Speeding is a major cause of traffic deaths. According to the U.S. census of 2009, 33,808 traffic fatalities that year were directly attributable to speeding . Some automotive insurances are implementing programs to improve the driving habits of their customers, such as offering discounts for the installation of a data logger in the car. Such programs are finding limited acceptance due to privacy concerns.
Here, a passive speed monitor is proposed to alert the driver of speeding that does not emit signals from a car, and does not log driving data. In this system, low-power radio transmitters are installed on speed-limit signs to emit at a precisely fixed frequency. A receiver installed in a car will pick up these signals at slightly shifted frequencies due to the Doppler effect: a lower frequency from behind, and a higher frequency from ahead. The receiver determines its traveling speed from the difference frequency (beat note) between these two signals. Encoded in them are also data packets that transmit the local speed limit to the receiver. If the receiver in a car detects a speed in excess of the local limit, it emits a warning tone. No data are recorded, and therefore there is no reason for privacy concerns. This will greatly help acceptance of such a system.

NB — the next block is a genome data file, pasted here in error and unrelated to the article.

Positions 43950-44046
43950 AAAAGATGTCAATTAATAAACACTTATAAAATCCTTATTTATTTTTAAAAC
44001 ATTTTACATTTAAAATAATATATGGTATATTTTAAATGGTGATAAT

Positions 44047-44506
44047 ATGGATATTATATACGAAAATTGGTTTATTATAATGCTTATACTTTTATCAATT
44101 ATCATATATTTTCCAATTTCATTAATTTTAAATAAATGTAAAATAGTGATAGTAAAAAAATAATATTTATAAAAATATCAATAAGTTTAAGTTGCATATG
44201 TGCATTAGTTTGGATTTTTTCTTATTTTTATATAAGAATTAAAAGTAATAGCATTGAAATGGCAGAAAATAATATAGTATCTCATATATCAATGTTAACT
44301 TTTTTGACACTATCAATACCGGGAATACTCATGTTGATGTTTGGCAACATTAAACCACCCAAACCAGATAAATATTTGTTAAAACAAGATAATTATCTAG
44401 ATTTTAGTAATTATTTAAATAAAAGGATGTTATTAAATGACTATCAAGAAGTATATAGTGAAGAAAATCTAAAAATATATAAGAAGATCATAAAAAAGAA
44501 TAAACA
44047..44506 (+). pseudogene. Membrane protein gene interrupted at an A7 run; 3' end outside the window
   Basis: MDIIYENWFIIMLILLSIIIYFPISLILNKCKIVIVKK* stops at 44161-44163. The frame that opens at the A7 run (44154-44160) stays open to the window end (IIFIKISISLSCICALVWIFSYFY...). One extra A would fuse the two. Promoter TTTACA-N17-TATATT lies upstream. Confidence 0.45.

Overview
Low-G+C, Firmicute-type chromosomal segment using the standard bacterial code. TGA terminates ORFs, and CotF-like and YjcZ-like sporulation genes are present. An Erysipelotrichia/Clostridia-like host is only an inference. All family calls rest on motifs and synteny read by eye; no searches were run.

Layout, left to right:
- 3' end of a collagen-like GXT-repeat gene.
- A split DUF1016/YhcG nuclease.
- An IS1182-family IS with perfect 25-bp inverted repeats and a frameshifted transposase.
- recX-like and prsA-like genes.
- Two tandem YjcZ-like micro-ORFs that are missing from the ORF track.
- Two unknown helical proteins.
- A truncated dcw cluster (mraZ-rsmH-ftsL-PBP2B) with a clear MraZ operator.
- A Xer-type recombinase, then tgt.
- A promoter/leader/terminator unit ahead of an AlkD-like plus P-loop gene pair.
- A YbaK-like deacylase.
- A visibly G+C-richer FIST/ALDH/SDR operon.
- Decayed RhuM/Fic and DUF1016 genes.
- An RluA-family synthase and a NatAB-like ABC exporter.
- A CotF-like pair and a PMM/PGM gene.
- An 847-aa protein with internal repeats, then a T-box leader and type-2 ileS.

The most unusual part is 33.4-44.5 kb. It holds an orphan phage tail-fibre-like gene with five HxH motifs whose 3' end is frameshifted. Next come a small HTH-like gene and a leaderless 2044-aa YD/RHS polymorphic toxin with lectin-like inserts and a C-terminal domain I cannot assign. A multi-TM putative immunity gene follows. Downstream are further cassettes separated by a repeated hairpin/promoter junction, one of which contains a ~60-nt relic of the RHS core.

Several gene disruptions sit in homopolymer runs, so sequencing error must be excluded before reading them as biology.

Insurances can offer discounts in exchange for installation of such a receiver. Optionally, for an additional discount level, the receiver can hold information that it emitted a warning for a few minutes. It then becomes impossible to offer an excuse of not having been aware of the speed limit. The insurance company will want to verify that the receiver was actually turned on. For this, the transmitters provide a code for each given time interval (month, quarter, etc.) to be periodically read off and sent to the insurance, but only if it had been powered on during most of that time interval. That code can be a sequence of a few digits that can obviously not hold logged data, so users can be reassured of their privacy.
In order to achieve a sufficient frequency stability, the transmitters receive the emissions from one designated master, and synchronize their emissions to it. The radio signals must be of relatively low power (comparable to garage-door openers) to limit the range of the system to a given speed-limit zone. Adjacent speed-limit zones can use slightly different frequencies to
1) Such as system will be attractive to communities concerned about
speeding in their neighborhoods and to insurance companies to lower
their risk exposure.
2) Production of the equipment (transmitters and receivers) is a huge
commercial opportunity to electronics equipment manufacturers.